In an interview with TBL, students spoke about their thoughts on the current tuition situation. “If you are a person who cannot fully fund yourself and if you don’t have the full financial aid package, you’re either going to work or you’re taking out a considerable loan. I think that is the status quo,” said Isaias Ghezae, a second-year student at UCSB who is double majoring in psychological & brain sciences and philosophy.

Ghezae receives financial aid, but not enough to cover all of his tuition. On top of taking out a loan during his first year, he currently works two part-time jobs on campus — as a residential assistant and as an undergraduate peer mentor.

While Ghezae appreciates his financial independence and the benefits of his two on-campus jobs, he also thinks the financial demand of college prevents many students from focusing on academics. 

“Imagine my life without having to worry about having two jobs, I could take more classes, I could be more invested in my classes. I could spend time with the professoriate here,” said Ghezae. “I would essentially be doing the things I thought I’d have access to when I first came to UCSB. But instead, I have to spend half of my time working.”

Isaias Ghezae works two part-time jobs while pursuing his degree here at UC Santa Barbara. Photo by Eddie Lo

Students from different income levels have dramatically different college experiences, reflecting a socioeconomic inequality on college campuses. 

“The rich kids who are able to fund themselves are able to take advantage. And they’re going to be the first in line to office hours, they’re going to be the first in line for all the resources that everyone else is paying, but they’re the ones that have the time to use,” said Ghezae. 

“I think it’s hurting the middle class, the kids, the people that want to have that upward mobility in life. They’re having a hard time doing it because they have to worry about the constraints that have been affecting them since their childhood,” he added.

Joo Yeon Yoo, a second-year student at UCSB majoring in film and media studies, works three part-time jobs on campus — as a residential assistant, a UCSB tour guide, and a library assistant during night shifts.

Yoo told TBL that she has had to sacrifice her social life for work. Often, she has to work whenever her friends want to hang out, and when she’s not working, she is too tired to hang out with them.

Despite financial aid, Yoo, who is from an immigrant background, is left with no choice but to work while pursuing her degree. Her father is currently pursuing a Ph.D. She and her two brothers took out loans for their college degrees, and her sister, a high school senior, is attending college next year. 

She not only has to support herself but also her family, who are all financially strained because of the high cost of tuition. As a result, she worries about her family’s future — she can only see years of working and paying off debts instead of having a normal life and a steady income.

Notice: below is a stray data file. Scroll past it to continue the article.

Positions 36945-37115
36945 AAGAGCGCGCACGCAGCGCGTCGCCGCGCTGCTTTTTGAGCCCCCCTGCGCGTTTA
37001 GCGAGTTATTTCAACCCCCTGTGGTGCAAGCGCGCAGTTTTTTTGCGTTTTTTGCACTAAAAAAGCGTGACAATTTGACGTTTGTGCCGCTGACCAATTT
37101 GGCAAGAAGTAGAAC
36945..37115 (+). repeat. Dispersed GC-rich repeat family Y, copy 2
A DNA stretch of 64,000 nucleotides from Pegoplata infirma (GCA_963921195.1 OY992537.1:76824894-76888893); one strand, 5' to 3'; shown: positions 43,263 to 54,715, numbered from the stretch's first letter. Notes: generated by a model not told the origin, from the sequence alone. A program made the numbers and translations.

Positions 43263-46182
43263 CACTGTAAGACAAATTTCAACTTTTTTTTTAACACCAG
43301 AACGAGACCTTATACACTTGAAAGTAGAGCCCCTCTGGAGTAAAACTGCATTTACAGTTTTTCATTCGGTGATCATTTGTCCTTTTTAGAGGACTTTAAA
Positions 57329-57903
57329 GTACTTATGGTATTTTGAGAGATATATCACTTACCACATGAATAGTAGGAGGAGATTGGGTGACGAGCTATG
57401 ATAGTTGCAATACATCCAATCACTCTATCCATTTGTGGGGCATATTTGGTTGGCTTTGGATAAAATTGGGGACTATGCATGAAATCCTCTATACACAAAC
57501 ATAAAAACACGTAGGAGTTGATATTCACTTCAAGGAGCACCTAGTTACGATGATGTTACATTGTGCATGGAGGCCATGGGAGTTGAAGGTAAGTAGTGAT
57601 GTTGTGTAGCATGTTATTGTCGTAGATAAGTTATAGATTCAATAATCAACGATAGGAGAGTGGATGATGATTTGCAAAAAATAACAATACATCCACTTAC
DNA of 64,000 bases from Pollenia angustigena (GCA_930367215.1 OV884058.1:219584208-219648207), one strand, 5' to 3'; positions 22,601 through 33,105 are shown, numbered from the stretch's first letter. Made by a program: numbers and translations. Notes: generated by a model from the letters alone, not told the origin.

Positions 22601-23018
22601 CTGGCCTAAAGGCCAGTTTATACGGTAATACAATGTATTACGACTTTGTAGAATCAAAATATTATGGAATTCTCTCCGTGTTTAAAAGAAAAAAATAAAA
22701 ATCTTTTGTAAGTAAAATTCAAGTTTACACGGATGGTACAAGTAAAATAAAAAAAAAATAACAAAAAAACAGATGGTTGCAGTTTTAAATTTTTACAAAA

Universities are adding to the crisis by overspending even while they are underfunded. As a result, universities seek more funds by raising tuition, said Newfield.

“Americans tend to think that competition makes everything better, but competition in higher education has massively raised costs,” said Newfield. “You’re trying to get professors away from your competitors by paying higher salaries. You’re trying to build better facilities so richer students will come to your school.”

“Every big research university in California has to have some kind of quantum computing or bioengineering building and center if they are going to be taken seriously as a research place,” said Newfield. “These are great fields, but it’s not clear that every university can pay for or needs to pay for a major international center.”

Napolitano, however, disagrees. She believes expensive investments are necessary for the universities to provide hundreds of thousands of Californians a quality of education on par with elite universities like Ivy League schools.

If this trend continues, it is likely that there will be more tuition hikes in the future, according to Newfield. And it is going to hurt students like McSharry, who was unable to receive the education she wanted because she simply couldn’t afford it.

“I love school. I love learning. I want to be an educator,” said McSharry.

“You’re told your whole life, your goal is to go to college, You go to college and then you’re going to make it. But if I go to college, then the next 20 years of my life, I’m paying off the $100,000,” she said. “I wish I could get a degree from UCSB, but it just really wasn’t realistic.”